Friday, 20 May 2011

    UK house prices predicted to fall further amid drop in mortgage lending

    House prices predicted to fall further amid drop in mortgage lending
    Mortgage lending plunged 14 per cent last month as the bank holidays removed the focus on house buying, figures have suggested.

    House prices predicted to fall further amid drop in mortgage lending
    House prices predicted to fall further amid drop in mortgage lending Photo: PA
    The Council of Mortgage lenders said gross lending fell to £9.8 billion in April, down from £11.4 billion in March, and 5 per cent lower than a year ago.
    The bank holidays last month – including Easter and the Royal Wedding - saw many workers enjoy extended holidays in exchange for taking just a few days annual leave.
    Bob Pannell, CML chief economist, said: “It represents an unfortunate temporary loss of signal, at a time when it would be useful to gauge the resilience of house purchase demand to economic uncertainties and the pressure on household incomes.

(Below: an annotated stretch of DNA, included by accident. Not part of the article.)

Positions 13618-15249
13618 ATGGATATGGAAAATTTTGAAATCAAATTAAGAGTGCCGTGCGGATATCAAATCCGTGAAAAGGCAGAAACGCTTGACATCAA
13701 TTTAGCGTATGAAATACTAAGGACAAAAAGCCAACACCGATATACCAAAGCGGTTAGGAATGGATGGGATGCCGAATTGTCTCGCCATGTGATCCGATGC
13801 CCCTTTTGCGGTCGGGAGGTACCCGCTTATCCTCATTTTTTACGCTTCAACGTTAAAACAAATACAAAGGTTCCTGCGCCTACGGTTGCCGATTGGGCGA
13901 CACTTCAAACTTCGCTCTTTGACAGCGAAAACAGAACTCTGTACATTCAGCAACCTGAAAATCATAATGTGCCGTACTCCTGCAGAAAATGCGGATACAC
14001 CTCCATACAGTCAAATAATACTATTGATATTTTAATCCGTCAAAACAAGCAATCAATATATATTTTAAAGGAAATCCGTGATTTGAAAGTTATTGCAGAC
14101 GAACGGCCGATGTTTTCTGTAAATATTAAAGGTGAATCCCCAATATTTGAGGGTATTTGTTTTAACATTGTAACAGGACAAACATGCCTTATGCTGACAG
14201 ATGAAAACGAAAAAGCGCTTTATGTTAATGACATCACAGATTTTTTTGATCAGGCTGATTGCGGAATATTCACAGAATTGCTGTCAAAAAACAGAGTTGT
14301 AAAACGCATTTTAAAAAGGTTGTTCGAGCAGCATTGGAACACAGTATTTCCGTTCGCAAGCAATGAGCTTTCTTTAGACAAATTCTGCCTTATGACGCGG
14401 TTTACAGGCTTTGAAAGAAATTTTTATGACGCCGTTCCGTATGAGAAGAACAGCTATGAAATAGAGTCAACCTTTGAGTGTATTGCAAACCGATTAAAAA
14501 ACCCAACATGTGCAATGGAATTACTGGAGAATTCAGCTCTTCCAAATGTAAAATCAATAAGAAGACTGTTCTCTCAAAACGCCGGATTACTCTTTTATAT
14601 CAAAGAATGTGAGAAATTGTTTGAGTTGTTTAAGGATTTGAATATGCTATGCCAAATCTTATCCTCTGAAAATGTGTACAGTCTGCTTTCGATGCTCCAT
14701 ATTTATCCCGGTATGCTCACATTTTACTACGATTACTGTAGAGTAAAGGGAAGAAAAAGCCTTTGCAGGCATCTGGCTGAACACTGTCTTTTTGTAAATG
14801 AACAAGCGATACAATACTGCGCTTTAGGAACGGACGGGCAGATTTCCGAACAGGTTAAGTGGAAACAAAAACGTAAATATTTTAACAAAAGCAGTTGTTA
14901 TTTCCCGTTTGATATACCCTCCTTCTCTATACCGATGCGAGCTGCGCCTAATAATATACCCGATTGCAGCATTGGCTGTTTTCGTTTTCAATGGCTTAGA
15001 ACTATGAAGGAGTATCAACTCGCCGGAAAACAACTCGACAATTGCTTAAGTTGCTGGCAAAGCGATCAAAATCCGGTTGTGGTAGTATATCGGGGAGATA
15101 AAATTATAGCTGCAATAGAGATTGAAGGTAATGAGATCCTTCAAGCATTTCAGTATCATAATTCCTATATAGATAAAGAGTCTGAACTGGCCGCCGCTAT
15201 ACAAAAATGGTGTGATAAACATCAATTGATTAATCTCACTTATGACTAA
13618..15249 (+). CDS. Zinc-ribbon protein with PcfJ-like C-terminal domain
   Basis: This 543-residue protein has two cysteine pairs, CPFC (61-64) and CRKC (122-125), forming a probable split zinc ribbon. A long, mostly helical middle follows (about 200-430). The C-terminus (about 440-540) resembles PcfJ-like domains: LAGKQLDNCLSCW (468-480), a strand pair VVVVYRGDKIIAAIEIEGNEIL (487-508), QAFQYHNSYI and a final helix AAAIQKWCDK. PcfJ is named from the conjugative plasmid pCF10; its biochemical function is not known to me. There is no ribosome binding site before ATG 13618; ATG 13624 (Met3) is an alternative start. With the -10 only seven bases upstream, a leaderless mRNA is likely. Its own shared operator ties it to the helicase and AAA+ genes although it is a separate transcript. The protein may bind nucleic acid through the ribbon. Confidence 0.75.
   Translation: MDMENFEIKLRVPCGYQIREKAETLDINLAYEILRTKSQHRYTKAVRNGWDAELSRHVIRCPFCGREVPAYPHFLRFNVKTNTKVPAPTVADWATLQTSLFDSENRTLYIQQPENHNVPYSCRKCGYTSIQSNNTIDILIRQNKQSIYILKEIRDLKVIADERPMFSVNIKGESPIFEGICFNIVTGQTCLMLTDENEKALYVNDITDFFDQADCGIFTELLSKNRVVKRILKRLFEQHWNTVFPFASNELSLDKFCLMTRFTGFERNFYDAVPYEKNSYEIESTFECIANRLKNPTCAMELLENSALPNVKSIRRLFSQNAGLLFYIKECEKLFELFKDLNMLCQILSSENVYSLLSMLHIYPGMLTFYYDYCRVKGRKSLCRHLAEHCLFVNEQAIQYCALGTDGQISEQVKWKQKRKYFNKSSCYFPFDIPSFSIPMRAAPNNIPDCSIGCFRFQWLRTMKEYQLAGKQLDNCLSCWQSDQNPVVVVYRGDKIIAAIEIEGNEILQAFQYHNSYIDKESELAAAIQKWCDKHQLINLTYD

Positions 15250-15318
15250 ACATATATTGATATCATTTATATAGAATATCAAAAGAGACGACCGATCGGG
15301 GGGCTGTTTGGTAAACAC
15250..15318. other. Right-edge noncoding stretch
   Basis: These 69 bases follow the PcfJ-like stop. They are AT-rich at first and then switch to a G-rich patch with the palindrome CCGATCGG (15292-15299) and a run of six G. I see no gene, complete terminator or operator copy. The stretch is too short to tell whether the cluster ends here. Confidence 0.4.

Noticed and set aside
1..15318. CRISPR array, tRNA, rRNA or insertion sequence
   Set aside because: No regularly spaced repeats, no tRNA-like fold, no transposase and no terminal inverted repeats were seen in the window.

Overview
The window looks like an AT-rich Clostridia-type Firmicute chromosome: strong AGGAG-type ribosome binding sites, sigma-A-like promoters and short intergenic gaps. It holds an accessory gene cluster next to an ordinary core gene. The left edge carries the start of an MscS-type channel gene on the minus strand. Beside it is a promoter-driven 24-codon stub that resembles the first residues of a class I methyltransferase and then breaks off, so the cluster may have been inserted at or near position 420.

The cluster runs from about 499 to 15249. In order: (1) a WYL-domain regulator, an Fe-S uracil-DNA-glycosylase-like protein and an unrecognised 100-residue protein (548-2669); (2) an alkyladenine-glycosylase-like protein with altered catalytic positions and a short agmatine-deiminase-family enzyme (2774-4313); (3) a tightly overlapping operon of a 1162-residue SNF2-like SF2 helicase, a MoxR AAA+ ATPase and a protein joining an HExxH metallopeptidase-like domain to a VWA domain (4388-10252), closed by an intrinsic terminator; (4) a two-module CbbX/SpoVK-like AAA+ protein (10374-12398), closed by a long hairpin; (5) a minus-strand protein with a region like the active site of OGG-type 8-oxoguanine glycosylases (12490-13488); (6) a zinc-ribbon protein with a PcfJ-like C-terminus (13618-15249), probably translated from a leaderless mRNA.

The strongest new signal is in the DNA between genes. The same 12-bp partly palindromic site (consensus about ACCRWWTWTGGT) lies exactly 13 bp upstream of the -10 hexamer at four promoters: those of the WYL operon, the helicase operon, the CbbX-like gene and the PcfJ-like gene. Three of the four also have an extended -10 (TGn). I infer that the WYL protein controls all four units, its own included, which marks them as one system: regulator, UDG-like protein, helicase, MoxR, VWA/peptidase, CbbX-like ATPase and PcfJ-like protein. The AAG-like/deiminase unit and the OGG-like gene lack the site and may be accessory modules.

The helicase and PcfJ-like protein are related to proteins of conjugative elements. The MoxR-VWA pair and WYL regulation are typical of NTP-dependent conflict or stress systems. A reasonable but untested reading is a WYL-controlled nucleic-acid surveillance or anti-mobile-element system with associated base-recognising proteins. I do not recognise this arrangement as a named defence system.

“Levels of activity look set to remain broadly flat over the near-term. It now seems unlikely that interest rates will rise much, if at all, this year and this should help keep the market on an even keel.”
    Analysts warned reduced activity in the housing market would translate into falling house prices. The average value of a home in Britain has already dropped to £160,000, down from £200,000 four years ago before the beginning of the credit crisis.
    Howard Archer, an economist at Global Insight, said housing market activity remained low compared with long-term norms, even if it had edged up from its recent lows.
    He said: “We suspect that further modest falls in house prices are more probable than not over the coming months as tighter fiscal policy and the possibility of gradually rising interest rates before the end of 2011 maintains pressure on the housing market.”